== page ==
Democratized, distributed and digital: 2019 will be transformative for water

January 3, 2019 by  
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Awareness and action are no longer the sole domain of insiders and industry professionals.

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Democratized, distributed and digital: 2019 will be transformative for water

5 predictions for transportation tech in 2019

January 3, 2019 by  
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Uber’s future? A breakthrough year for electric trucks? Here’s what we’re watching.

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5 predictions for transportation tech in 2019

Shifting the system — using new mobility as a tool for community goals

January 3, 2019 by  
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As city populations continue to grow, city governments must manage ever-increasing demands, consider trade-offs between differing values, and achieve their goals with limited capacity and funds.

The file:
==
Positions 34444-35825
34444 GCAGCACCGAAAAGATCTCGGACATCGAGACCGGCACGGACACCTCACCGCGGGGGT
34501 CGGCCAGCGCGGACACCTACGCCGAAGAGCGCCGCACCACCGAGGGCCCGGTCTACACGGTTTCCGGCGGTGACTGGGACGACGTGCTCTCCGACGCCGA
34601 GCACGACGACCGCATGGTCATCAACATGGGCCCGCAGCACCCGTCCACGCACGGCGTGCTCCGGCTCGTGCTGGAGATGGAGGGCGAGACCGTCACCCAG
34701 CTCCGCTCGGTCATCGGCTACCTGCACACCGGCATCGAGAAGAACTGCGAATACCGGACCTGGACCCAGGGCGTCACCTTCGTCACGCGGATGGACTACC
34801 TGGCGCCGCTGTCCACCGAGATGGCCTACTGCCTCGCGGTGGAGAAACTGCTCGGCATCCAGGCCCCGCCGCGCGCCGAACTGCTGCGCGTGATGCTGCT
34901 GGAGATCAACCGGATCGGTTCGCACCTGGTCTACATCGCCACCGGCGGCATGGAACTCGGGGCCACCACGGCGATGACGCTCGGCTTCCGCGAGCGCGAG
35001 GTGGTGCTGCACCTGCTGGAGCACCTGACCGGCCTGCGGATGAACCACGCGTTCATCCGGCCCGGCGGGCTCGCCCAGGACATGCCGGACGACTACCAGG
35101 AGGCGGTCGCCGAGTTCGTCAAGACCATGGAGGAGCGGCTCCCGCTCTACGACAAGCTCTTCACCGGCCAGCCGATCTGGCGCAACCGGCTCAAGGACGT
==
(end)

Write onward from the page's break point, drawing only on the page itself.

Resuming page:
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Shifting the system — using new mobility as a tool for community goals

Here’s why climate policies don’t really kill jobs

January 3, 2019 by  
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An environmental economist provides the evidence.

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Here’s why climate policies don’t really kill jobs

Lessons from Orange County, California’s water strategy

January 2, 2019 by  
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And why water is the greatest challenge in resiliency planning.

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Lessons from Orange County, California’s water strategy

Why creating abundance should be central to water stewardship

April 28, 2018 by  
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Incremental improvements are no longer enough to counter the profound issue of scarcity.

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Why creating abundance should be central to water stewardship